Hypothetical Questions Make Room for Lies

From the Ask Tom mailbag –

You say to stay away from hypothetical questions. We have been giving all candidates the same case study question. “What would you do if…?” First we think it’s fair to give all candidates the same question and we want to see how the candidate thinks on their feet. But, you say to stay away from hypothetical questions?

This is a great question and one I get all the time in my online program Hiring Talent.

There are several ways to look at your issue. The biggest problem with hypothetical questions is that they aren’t real. The response cannot be fact-checked. Because the hypothetical question leaves out all the nuances with reality, it leaves a lot to interpretation by the candidate. It’s like taking a multiple choice test where none of the alternatives fit. The candidate ends up guessing at what the interviewer wants to hear. That may have nothing to do with the candidates experience.

Hypothetical questions also leave a lot of room for the candidate to make up stuff or outright lie. Candidates spend time with headhunters role-playing answers to questions. Candidates read up on industry trade journals to get the jargon down. They may be able to create a plausible response to the hypothetical question, without ever having real experience.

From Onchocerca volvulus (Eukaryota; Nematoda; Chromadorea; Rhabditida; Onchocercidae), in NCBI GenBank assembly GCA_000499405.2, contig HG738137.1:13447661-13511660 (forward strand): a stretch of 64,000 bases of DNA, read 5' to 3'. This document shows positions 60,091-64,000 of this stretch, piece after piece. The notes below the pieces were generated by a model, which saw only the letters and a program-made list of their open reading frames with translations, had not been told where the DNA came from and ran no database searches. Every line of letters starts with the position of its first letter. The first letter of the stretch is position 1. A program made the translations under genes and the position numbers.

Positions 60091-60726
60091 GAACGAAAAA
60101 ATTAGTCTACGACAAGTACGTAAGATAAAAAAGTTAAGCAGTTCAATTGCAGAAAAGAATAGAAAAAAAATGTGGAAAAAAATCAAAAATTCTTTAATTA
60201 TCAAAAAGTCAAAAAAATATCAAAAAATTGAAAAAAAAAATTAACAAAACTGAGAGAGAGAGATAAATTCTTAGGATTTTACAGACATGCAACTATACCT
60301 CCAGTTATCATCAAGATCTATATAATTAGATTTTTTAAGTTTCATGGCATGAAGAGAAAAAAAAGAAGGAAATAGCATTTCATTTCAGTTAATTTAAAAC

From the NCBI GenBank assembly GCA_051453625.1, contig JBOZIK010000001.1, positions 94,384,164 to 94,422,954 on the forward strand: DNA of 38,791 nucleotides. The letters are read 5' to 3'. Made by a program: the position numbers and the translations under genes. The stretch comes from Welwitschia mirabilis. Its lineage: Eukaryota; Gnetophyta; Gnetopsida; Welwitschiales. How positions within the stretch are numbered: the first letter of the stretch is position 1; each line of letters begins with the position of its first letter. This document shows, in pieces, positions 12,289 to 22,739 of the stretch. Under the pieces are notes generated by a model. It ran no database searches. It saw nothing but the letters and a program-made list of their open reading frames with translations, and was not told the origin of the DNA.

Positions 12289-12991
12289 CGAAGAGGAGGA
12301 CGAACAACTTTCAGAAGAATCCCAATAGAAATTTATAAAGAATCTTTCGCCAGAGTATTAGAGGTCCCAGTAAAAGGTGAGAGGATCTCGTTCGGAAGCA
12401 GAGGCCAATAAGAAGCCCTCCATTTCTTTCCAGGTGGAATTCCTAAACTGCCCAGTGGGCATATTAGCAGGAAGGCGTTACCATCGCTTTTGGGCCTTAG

You say, you want to be fair to all the candidates in the pool. My focus has little to do with being fair. My focus is to find out as much about the candidate’s past that has direct relationship with the work in the open role. I have a lot of data to collect. The only pivot point of fairness is the critical role requirements in the position.

Your intention in your hypothetical is noble. There are things you want to find out about each candidate. Maybe “thinking on your feet” is a critical role requirement. I would still look at the candidates past behavior.

Instead of “What would you do if…?” Try this.

  • Tell me about a time when you had only a short time to prepare for a project, where you had to think on your feet?
  • What was the project?
  • Who was on the project team?
  • What was your role on the project team?
  • What factors created the urgency to mobilize quickly without time for planning?
  • What did you do? Step me through how you responded?
  • What was the result?
  • What did you learn from the project? How did that impact your next project?

Hypothetical questions can be improved by simply moving the response to a real event in the past.
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